[quote user="Pads"]

Last week my teacher metioned that this week we would start on the past tense, so I thought I'd have a quick look in my verb book to get a bit of a start .............................[:-))] What did I find ? 1, Past anterior, 2 Past conditional 3 Past subjunctive. Then theres french for past 1, passe simple, 2    passe compose Now which one do you think she meant ? and what do they all mean, I dont even know them in English let alone french.

So can I ask for just être (to be ) in the I form:

in english whats are these

Present

Je suis  = I am

Imperfect

j'étais = I was (or I was at that time, I was being)

Passe simple

je fus = I was (used in literature not speech)

future

je serai =  I will be

condition

je serais = I would be

present subjunctive

que je sois = That I am

imperfect subjunctive

que je fusse = That I was being

passe compose

j'ai été = I have been I was

pluperfect

j'avais été = I  I had been

past anterior

j'eus été=   beyond my level I'm afraid!

future anterior

j'aurai été = I will have been

past contdition

j'aurais = actually j'aurais été _I would have been

past subjunctive

que j'aie été = That I was being

pluperfect subjunctive

que j'eusse été = That I was being been?[:)]

If any one can answer this I will be very impressed[8-)][kiss]

Edit: as they come in I will fill them in in red  

[/quote]

Pads, when I was at your stage of the language and curiosity I asked the same question myself and found that very few people could answer it, those answers that I did get and/or worked out along the way I pencilled in my Bescherelle as an aide memoire but on the next page "AVOIR"

To give you some confidence that was when I moved here 2 1/2 years ago (I have had about 2 years immersion during that period), now I understand, read and use confidently in speech (and the few times in writing) the following tenses:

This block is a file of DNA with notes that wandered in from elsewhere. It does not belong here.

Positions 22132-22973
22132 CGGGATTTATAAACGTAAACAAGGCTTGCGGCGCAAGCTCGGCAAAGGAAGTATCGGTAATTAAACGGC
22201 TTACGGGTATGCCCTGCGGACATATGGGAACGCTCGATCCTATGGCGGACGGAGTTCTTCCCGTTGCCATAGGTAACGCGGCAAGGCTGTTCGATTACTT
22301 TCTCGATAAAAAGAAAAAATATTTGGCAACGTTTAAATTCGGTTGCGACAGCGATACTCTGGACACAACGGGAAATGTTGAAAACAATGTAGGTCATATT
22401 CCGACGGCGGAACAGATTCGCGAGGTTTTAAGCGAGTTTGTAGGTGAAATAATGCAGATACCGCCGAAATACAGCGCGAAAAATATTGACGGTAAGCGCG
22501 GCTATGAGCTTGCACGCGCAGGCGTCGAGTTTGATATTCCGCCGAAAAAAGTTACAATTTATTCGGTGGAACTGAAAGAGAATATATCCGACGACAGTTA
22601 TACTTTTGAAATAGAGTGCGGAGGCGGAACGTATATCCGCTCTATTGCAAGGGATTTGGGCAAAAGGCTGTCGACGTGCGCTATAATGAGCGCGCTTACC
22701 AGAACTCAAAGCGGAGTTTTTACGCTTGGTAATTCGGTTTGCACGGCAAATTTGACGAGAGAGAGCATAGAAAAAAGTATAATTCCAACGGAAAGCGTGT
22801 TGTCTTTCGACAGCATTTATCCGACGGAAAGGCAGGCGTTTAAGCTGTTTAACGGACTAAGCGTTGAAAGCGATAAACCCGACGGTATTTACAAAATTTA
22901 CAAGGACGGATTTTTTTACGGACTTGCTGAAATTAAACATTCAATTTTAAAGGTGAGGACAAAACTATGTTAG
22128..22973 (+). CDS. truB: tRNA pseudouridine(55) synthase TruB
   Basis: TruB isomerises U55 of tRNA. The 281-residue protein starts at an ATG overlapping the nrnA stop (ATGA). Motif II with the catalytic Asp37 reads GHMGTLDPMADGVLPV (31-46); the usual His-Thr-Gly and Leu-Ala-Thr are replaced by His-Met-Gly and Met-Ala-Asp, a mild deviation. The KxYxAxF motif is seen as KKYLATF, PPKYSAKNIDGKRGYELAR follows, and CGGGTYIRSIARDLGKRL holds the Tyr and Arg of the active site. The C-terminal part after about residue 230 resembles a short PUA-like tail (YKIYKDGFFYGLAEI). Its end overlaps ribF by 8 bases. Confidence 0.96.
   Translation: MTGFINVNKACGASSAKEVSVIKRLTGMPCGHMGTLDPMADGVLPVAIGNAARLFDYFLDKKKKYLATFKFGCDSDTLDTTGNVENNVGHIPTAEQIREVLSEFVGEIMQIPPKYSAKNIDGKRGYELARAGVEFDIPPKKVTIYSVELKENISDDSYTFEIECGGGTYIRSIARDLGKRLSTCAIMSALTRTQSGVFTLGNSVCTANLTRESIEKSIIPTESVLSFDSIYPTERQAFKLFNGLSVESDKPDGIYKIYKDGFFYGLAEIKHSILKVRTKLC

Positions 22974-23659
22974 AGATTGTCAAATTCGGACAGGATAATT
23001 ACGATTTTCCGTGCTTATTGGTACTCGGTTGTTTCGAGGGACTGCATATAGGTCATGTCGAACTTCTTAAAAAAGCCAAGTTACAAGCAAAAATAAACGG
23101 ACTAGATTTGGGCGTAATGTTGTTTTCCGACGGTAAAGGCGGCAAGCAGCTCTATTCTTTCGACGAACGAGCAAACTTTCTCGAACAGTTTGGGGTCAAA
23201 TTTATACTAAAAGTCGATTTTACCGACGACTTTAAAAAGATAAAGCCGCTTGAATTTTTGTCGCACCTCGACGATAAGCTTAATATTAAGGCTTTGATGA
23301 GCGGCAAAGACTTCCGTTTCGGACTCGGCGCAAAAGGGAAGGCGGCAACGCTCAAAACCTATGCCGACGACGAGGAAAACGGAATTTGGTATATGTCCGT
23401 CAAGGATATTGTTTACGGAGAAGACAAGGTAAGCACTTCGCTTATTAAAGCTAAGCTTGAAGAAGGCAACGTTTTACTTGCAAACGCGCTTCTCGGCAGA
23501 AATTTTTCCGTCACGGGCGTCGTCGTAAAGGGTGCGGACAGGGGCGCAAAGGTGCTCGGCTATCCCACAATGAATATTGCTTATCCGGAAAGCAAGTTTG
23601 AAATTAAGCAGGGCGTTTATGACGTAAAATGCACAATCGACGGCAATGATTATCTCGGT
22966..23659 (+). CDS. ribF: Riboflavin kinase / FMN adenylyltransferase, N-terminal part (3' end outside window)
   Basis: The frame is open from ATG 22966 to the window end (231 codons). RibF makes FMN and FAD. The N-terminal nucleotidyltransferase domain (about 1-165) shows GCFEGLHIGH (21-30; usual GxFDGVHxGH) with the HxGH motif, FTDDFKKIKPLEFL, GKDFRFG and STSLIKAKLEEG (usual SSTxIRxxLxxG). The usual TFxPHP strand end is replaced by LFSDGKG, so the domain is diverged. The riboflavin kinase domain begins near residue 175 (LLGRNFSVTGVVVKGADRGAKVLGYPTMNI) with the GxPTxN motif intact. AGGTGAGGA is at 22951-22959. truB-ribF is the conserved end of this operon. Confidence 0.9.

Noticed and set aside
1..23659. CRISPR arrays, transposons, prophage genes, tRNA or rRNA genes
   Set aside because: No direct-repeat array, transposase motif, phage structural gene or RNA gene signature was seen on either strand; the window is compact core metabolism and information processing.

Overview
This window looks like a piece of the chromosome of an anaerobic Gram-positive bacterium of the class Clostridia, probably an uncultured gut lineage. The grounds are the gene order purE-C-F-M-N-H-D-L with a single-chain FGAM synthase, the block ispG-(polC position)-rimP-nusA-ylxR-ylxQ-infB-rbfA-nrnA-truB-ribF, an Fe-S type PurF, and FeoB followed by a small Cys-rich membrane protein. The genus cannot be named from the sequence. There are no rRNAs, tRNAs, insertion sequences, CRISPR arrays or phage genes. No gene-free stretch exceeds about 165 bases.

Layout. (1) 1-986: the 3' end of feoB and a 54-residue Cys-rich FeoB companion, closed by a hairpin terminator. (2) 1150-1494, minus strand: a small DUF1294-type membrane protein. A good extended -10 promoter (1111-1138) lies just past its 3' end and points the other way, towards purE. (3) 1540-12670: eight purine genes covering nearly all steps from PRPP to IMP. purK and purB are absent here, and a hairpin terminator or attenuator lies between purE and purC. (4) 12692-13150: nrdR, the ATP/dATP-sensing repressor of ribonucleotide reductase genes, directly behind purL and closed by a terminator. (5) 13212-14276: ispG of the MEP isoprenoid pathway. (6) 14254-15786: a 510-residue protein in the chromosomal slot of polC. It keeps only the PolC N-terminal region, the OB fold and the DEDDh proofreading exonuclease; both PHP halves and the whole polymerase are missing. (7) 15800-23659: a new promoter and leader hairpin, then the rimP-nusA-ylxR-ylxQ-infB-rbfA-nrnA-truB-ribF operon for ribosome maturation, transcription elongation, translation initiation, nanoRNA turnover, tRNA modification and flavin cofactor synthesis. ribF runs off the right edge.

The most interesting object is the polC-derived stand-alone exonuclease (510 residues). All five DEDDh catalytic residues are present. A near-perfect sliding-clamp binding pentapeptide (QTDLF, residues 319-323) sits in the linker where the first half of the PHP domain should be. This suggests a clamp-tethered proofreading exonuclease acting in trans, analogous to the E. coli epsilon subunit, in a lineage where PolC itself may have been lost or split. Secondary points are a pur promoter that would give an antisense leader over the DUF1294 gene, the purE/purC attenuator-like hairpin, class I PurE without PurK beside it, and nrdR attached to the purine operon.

Present infinitif and participe

Passé composé

Imparfait

Plus que parfait

Passe simple (only when reading)

Futur simple and antérieur

Conditionnel present and passé 1iere form

Imperatif (you missed out that one but it is really simple)

Subjonctif present and past

Its only when I list them like this I realise just how much I have learned but more importantly use.

The learning was 4 hours a week term time with a great tutor but finished last June

The using has been mostly the last 6 months when my confidence ahd grown and after finding a French girlfriend.

Stick at it and you will be rewarded.

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Sorry to disagree, JR, but correctly, the present subjunctive in English is "were"  I wish I were... If I were a rich man, as said above - but it is often used wrongly in English (or not used at all) because many people would incorrectly say "if I was rich" - but Topol was correct!

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Dont apologise Cooperlola I were[6] actively seeking corrections I were[6]

Two years ago my knowledge of both French and English grammar was non existant, I did and still would, but for your correction say "if I was a rich man"!

Were (was[:)]are) you impressed Pads?

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[quote user="J.R."]

Dont apologise Cooperlola I were[6] actively seeking corrections I were[6]

Two years ago my knowledge of both French and English grammar was non existant, I did and still would, but for your correction say "if I was a rich man"!

Were (was[:)]are) you impressed Pads?

[/quote]

I was /am dead impressed JR thats what I need a french boyfriend ........[:D] any offers out there ?[:$] You also have to be under 50 big doe...ey brown eyes , and shruggy shoulders [Www]

No one's allowed to tell the hubby though [:-))]

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pads,

I'm not being funny but may I suggest that you but a book of verb tables! then you will have all the common verbs and their conjugations

A good one in English - teach yourself 'French Verbs'

and in French - Bescherelle 'La Conjugaison'

you will find each verb and all its conjugations and translations on each page.

I have found them very useful. or "Je leur'ai trouvé très utile".... Ok that's me putting my head above the parapet waiting for Clair to correct me. It takes a bit of courage to write here in French.

I enjoy reading your questions because I get see how you are progressing and also I learn things too

Danny

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For christmas I got The big blue book of french verbs 555 fully conjugated verbs, its realy good , but sadley its for clever people as its only in french , as I guess They expect me to know the english version, but I dont , it has examples of a few sentances in english but then it dosnt say which tense they are using [:(]. when it wont affend I will sneak a book with the english versions in too[Www]